National laboratories, including LGC, are working through the CCQM to confirm the equivalence of their reference methods, materials and standards by comparison with their peers. Their services and products, which generally use more stringent (and time-consuming) calibration techniques than field laboratories, can ultimately be used to check the results from other laboratories and reference material producers. The UK Department of Trade and Industry’s (DTI’s) Valid Analytical Measurement (VAM) Programme has produced a guide to applying the concept of traceability to routine methods. 

The ultimate goal is to provide traceable chemical reference values or calibrations, just like the well-known physical parameters such as mass or volume. Either way, the traceable certificate helps laboratories to decide whether the value is trustworthy and suitable as the basis for their results, because it provides a provenance for the data. Applying a single scheme of traceable measurements across all areas of chemistry and biology will achieve the same ambition that brought so many scientists to Paris in 1875: to ensure the equivalence of all measurements, no matter who makes them. 

These schemes are no magic bullet, because reliable measurements depend on qualified scientists being given the right tools for the job, not merely on building infrastructures and quality systems. The current economic climate, and limited government funding, is a serious issue for the future of chemical and biological measurement in Europe. In the UK, DTI’s VAM programme at LGC has done an excellent job since the late 1980s, but is now under pressure.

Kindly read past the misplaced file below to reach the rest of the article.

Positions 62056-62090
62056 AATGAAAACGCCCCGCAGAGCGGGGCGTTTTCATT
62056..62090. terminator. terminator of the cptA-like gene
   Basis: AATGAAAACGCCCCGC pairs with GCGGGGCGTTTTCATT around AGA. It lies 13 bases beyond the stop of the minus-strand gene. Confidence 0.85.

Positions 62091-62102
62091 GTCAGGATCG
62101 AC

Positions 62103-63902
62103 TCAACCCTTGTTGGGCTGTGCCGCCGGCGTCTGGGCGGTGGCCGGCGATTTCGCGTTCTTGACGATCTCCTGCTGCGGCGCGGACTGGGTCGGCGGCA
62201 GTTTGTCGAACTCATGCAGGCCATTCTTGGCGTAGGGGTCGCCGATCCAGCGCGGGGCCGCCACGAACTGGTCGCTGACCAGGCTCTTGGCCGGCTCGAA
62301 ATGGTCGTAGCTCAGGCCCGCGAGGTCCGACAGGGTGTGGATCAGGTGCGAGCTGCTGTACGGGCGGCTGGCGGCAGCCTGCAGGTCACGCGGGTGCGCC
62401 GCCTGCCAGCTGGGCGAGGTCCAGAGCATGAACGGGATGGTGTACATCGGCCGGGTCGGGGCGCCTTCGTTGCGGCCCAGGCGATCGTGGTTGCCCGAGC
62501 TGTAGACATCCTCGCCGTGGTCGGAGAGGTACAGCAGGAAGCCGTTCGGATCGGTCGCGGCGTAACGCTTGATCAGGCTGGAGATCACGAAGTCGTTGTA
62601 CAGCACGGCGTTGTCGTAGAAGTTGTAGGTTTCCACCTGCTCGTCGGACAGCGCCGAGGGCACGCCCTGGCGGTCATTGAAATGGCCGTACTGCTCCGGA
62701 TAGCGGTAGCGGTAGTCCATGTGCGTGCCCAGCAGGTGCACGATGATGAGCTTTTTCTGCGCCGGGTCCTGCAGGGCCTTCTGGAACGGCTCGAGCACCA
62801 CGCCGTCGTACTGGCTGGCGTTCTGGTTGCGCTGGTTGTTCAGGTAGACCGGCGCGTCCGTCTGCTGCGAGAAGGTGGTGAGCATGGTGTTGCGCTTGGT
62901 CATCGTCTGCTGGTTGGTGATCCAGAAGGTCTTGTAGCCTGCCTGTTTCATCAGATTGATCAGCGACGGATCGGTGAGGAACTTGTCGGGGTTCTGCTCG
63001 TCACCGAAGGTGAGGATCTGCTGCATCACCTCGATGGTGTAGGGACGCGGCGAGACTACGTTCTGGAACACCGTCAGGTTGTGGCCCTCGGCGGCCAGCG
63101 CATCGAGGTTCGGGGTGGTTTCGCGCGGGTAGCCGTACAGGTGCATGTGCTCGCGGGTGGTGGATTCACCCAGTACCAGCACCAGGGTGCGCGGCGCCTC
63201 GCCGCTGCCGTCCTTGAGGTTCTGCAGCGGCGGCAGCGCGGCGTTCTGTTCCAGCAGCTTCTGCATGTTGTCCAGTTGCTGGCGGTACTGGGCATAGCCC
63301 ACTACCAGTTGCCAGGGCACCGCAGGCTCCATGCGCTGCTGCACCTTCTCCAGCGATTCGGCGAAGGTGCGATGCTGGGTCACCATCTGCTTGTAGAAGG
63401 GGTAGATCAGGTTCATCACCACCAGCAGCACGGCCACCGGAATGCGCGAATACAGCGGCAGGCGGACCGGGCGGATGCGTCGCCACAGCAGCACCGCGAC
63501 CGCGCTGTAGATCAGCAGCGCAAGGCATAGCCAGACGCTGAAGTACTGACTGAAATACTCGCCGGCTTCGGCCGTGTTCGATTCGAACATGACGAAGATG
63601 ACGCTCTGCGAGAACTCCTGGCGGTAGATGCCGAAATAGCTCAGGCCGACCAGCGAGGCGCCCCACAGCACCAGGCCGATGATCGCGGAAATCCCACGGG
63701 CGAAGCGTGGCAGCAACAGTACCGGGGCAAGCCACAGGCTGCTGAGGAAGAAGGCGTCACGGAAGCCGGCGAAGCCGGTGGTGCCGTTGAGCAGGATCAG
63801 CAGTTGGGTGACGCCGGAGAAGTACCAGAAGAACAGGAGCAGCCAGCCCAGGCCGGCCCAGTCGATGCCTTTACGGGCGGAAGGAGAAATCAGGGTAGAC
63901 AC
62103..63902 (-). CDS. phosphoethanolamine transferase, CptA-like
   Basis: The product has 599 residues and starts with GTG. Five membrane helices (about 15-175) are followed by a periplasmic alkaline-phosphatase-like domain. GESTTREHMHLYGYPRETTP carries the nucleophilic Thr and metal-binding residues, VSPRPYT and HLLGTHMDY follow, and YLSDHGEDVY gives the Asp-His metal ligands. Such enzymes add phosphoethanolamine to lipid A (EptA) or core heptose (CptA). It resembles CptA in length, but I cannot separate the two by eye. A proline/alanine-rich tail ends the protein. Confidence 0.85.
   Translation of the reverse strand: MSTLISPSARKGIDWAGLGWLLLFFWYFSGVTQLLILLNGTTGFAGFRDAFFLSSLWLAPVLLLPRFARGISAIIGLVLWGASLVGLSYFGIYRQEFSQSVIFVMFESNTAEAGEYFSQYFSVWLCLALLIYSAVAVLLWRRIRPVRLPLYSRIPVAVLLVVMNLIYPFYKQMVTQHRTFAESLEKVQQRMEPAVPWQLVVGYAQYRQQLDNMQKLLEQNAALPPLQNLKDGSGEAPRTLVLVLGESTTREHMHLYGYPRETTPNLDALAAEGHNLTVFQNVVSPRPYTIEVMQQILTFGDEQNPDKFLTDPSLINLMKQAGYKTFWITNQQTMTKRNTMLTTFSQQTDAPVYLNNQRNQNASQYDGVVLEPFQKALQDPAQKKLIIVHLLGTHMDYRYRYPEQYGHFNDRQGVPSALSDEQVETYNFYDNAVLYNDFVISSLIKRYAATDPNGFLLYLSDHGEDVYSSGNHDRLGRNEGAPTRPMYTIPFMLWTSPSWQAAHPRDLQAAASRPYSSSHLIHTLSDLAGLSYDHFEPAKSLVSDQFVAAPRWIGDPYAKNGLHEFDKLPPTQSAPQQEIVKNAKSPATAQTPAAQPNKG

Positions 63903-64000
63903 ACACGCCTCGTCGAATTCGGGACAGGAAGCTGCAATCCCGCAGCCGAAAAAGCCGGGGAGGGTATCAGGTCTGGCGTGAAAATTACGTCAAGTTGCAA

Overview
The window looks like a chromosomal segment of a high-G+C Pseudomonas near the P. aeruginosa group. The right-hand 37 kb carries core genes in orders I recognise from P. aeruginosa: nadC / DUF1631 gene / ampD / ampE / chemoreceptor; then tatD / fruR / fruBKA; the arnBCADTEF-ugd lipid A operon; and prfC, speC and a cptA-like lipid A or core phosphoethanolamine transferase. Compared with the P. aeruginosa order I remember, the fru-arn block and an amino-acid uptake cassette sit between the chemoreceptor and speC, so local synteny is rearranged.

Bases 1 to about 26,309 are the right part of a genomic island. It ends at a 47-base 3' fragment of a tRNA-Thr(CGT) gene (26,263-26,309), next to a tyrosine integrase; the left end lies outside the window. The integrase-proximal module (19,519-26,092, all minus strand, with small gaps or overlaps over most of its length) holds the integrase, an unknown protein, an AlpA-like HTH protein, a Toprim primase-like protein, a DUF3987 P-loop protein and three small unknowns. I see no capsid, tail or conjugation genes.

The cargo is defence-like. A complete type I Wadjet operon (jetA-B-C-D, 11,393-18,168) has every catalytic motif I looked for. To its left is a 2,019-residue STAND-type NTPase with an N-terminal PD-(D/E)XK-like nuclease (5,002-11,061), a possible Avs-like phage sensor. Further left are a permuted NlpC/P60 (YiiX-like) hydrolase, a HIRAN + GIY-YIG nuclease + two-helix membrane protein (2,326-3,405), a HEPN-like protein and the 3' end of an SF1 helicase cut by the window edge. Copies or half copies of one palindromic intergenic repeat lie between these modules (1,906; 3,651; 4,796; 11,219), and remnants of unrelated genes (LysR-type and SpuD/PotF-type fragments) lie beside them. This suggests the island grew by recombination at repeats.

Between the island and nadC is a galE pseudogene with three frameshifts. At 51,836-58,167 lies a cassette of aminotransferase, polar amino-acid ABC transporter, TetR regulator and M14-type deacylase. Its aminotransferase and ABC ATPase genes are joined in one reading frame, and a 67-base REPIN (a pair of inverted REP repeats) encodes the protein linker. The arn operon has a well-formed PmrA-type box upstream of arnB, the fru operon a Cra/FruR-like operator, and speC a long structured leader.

Many other UK government departments provide only limited funding for new analytical methods and reference materials, relying on ’commercial pressure’ to solve their problems. Our major universities have never been ready to offer the support for analytical science which it merits, and the number of top tier research groups is now miniscule.  

Most important of all, the willingness of companies to support collaborative developments has declined dramatically since the heydays of the 1950s and 1960s. We need clear vision and firm leadership if we are to reverse these trends and ensure the future of analytical science.  

Mike Sargent is chief chemical metrologist at LGC. The views expressed are those of the author.

Further Reading

Meeting the traceability requirements of ISO17025: An analyst’s guide, September 2005. Third edition, ISBN: 0948926236, LGC, Teddington, UK. 

Setting the standard